04-19-2024  2:03 am   •   PDX and SEA Weather
Lisa Loving of The Skanner News
Published: 28 October 2011

Multnomah County Board of Supervisors Thursday, convening as the County Board of Health, voted to ban reusable drinks containers made with the toxic chemical Bisphenol-A (BPA) – often found in baby bottles, sippy cups, and reusable water bottles, as well as most canned food liners.

Studies have linked BPA to health problems in African American and low-income babies, toddlers and pregnant women, documenting health effects including higher infant mortality rates, low birth weight, and hyperactivity in girls.

A study published last year in the journal Nature also listed BPA-triggered problems with poor ovarian function and mammary gland development, earlier age of puberty onset and more.

"African American mothers are breastfeeding at lower rates and are more likely to use formula," said Sonia Manhas, manager of the county's Office of Public Health and Advocacy, at yesterday's meeting. "The most important pathway for infants to be exposed to BPA is through plastic baby bottles."

Multnomah County's ban also prohibits the sale of reusable plastic drink containers made with BPA. It takes effect Oct. 27.

The vote makes Multnomah County the first jurisdiction in the state to take the controversial move, which officials say is largely because of the racial and economic equity issue involved: Many of the households impacted by the BPA-contamination are the least likely to be aware of it.

"I want to reiterate the equity issue here – low income communities and communities of color are impacted the most," said Dr. Gary Oxman, public health officer for Clackamas, Multnomah and Washington Counties.

"These concerns, when taken together, make it reasonable for the County Board of Health to take immediate action.

"When you wait for absolute scientific proof, a lot of lives are ruined in the meantime," he said.

A similar ban proposed in the Oregon legislature was torpedoed in the Senate last year, when lobbyists for Associated Oregon Industries fought back a simple ban only covering infant bottles and sippy cups.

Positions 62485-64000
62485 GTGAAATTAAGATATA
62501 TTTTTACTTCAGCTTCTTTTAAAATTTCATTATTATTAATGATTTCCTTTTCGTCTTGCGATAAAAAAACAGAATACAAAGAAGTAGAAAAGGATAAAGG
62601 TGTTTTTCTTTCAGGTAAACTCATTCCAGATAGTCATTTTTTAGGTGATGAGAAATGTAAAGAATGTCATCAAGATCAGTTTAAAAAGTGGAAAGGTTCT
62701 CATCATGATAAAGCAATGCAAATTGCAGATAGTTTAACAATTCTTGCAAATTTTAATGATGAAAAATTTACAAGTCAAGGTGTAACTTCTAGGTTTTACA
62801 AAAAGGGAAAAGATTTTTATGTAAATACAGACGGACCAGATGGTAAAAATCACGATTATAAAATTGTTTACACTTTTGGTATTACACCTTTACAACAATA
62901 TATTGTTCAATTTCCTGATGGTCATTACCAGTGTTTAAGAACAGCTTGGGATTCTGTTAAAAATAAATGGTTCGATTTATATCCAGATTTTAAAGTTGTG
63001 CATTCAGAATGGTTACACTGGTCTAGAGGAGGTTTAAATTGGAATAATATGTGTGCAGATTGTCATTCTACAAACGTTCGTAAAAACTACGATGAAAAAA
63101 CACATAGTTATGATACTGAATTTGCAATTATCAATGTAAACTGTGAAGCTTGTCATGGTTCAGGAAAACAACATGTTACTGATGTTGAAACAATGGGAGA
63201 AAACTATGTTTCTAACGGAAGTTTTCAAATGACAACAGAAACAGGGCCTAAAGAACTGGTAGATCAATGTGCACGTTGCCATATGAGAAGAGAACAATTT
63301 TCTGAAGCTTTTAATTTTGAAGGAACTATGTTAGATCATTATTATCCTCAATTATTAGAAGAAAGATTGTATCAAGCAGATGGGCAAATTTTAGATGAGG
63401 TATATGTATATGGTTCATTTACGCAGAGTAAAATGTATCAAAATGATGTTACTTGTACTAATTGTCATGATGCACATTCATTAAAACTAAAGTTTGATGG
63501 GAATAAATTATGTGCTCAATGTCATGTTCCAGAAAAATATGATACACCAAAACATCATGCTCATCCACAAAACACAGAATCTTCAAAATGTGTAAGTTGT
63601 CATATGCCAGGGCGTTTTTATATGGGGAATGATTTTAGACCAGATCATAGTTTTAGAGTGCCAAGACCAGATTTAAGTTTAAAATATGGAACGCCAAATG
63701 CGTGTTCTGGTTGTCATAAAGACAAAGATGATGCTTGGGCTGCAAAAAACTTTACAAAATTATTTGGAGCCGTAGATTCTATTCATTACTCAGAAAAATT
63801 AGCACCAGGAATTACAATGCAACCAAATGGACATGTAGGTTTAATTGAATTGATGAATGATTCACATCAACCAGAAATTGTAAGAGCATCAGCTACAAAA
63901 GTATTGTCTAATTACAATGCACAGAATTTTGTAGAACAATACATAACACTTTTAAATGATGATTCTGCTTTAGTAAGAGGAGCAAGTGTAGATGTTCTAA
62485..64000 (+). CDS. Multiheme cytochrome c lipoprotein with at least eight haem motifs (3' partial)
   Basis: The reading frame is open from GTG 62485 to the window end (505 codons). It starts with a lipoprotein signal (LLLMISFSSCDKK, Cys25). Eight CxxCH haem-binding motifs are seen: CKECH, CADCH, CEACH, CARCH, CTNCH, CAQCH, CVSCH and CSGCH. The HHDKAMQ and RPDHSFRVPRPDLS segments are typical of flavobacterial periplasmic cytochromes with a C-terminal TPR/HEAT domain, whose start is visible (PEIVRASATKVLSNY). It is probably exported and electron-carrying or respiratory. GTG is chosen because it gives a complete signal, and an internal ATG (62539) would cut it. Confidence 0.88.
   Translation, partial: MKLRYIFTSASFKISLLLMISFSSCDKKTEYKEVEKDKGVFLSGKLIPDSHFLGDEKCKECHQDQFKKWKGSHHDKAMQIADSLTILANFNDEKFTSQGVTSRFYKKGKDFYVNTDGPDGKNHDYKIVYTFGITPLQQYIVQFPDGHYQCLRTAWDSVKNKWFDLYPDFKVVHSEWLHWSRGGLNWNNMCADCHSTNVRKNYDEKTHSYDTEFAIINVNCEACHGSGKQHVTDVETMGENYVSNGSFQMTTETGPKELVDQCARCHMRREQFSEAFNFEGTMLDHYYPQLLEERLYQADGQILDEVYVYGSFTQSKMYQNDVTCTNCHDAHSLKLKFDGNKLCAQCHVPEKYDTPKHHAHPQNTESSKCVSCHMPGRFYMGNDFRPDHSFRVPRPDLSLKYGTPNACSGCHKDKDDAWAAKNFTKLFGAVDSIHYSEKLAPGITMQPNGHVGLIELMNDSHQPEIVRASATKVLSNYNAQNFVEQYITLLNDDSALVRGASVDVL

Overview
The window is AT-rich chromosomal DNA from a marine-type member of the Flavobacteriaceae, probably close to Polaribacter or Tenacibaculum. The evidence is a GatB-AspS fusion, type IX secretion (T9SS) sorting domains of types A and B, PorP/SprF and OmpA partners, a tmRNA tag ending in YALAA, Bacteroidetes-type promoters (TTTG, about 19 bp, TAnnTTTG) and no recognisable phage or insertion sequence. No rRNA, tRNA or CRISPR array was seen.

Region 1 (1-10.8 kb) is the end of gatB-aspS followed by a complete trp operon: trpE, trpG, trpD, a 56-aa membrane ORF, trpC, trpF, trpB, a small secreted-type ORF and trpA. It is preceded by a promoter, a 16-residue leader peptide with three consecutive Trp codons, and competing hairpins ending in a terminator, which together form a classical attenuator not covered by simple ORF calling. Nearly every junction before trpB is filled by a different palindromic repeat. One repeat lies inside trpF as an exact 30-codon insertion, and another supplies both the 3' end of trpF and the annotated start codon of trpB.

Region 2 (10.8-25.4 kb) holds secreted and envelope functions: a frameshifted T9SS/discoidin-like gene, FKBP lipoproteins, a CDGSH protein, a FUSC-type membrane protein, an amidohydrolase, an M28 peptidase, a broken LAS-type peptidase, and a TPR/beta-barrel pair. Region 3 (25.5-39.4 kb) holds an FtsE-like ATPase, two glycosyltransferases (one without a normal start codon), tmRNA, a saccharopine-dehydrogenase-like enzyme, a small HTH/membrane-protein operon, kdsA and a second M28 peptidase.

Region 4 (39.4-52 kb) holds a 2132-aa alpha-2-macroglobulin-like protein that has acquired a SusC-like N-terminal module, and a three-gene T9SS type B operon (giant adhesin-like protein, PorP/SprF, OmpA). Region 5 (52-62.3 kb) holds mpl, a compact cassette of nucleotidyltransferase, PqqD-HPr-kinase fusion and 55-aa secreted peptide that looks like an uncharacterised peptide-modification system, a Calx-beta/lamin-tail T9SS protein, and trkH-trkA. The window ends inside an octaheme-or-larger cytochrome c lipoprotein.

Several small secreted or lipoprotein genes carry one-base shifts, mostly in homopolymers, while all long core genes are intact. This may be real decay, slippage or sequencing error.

After a long fight, a compromise measure that many expected to pass was voted down by all Republican senators plus three Democrats: Sens. Betsy Johnson of Scappoose, Martha Schrader of Canby and Joanne Verger of Coos Bay.

Avoiding Plastic Bottles

As members of the County Commission heard testimony on the BPA ban, Commissioner Loretta Smith asked Health Department staff how moms can avoid using contaminated bottles and cups in the meantime.

Lila Wickham, director of environmental health, suggests looking for baby items clearly labeled "BPA-Free." In 2008, many major retailers, including Wal-Mart, announced they would pull contaminated items off their shelves, making it easier to find safer products.

Wickham also suggested turning your baby products over and checking for a recycling symbol at the bottom; any marked with the number 7 may contain toxics used to harden the plastic.

The Environmental Working Group goes farther, addressing the still-unregulated issue of BPA in plastic linings of canned food, which researchers say may be triggering a host of health problems such as heart disease and diabetes.

"Almost all canned foods sold in the United States have a BPA-based epoxy liner that leaches BPA into the food," the group said in a 2008 report. "EWG tested 97 canned foods and found detectable levels of BPA in more than half of the foods."

They found the highest concentrations in canned meats, pasta and soups.